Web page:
In Crowell, the defendant was allowed to withdraw his guilty plea after the presentence investigation had already taken place. During the ensuing jury trial, the probation and parole officer who conducted the investigation was allowed to testify about inculpatory statements Crowell made during the presentence investigation and Crowell was convicted.

On appeal, Crowell argued that confidentiality protections built into sec 972.15(4) prohibited the officer from testifying at the subsequent trial. Section 972.15(4) provides, “After sentencing, unless otherwise authorized under sub. (5) or ordered by the court, the presentence investigation report shall be confidential and shall not be made available to any person except upon specific authorization of the court.”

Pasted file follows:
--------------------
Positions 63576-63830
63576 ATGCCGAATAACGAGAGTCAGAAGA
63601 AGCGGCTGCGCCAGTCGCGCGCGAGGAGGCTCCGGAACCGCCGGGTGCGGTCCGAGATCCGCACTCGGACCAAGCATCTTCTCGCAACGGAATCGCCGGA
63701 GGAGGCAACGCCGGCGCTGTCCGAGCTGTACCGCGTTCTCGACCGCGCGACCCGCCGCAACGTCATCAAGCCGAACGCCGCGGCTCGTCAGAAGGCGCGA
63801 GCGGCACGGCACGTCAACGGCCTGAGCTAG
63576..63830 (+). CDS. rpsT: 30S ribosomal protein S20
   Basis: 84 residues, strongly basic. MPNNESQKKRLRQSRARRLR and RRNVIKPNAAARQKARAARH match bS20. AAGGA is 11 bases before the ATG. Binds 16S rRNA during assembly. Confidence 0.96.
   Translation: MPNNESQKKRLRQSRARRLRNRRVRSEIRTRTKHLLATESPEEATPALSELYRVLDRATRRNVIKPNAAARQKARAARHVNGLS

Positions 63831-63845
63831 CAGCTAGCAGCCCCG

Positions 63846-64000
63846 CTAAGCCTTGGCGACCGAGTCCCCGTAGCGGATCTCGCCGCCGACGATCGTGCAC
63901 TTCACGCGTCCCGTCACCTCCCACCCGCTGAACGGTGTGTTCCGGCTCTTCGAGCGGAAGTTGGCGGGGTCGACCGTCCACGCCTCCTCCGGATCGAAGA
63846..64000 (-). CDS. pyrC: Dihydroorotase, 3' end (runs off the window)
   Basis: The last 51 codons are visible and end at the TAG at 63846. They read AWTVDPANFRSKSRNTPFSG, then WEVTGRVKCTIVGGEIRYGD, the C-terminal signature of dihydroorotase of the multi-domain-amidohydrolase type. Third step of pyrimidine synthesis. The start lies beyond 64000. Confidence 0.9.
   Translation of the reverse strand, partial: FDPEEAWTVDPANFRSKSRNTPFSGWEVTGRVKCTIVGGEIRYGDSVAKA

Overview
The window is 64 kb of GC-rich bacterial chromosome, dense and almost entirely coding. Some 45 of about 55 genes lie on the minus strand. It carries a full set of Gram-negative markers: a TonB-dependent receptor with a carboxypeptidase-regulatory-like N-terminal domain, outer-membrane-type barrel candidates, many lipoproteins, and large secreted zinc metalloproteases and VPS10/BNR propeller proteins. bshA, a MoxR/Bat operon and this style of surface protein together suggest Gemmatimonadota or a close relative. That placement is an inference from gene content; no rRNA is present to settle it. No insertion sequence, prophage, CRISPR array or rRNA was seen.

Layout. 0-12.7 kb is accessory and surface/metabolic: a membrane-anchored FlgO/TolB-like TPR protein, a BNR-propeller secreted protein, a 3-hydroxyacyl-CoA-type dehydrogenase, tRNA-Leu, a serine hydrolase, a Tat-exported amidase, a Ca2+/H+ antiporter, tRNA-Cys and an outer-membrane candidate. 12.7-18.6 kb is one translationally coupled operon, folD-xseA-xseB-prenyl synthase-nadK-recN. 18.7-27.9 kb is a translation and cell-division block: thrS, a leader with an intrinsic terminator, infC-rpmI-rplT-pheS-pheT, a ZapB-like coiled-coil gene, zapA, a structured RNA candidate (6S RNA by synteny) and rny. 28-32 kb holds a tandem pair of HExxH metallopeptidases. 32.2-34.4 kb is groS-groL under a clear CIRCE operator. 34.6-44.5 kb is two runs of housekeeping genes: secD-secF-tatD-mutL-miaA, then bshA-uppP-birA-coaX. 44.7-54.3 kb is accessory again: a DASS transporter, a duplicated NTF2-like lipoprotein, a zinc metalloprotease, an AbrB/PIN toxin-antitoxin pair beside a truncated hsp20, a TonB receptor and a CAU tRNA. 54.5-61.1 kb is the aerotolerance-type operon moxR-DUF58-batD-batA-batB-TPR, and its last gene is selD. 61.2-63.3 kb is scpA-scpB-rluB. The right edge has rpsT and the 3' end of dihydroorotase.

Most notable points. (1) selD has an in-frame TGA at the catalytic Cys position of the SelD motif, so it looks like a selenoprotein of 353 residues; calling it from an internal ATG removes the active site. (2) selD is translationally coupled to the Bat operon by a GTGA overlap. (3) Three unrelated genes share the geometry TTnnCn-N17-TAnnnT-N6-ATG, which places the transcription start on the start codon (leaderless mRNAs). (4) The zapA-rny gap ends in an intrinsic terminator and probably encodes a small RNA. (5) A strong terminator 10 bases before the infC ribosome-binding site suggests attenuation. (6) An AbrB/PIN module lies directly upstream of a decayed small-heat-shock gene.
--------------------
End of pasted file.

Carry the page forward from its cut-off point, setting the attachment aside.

The Wisconsin Supreme Court agreed, explaining that the legislature intended to preclude a later use of presentence investigations in order to ensure the continued cooperation of defendants in the presentence investigation process. The court reasoned, “The quality and accuracy of the presentence investigation report [and therefore its helpfulness to the court] depend in large measure on the cooperation of the defendant.” The court added that, if a defendant realizes that what he or she tells the presentence investigator can be used against him or her at trial, he or she “would be reticent to reveal potentially dangerous facts, and the information gathering process for sentencing purposes would be significantly inhibited.”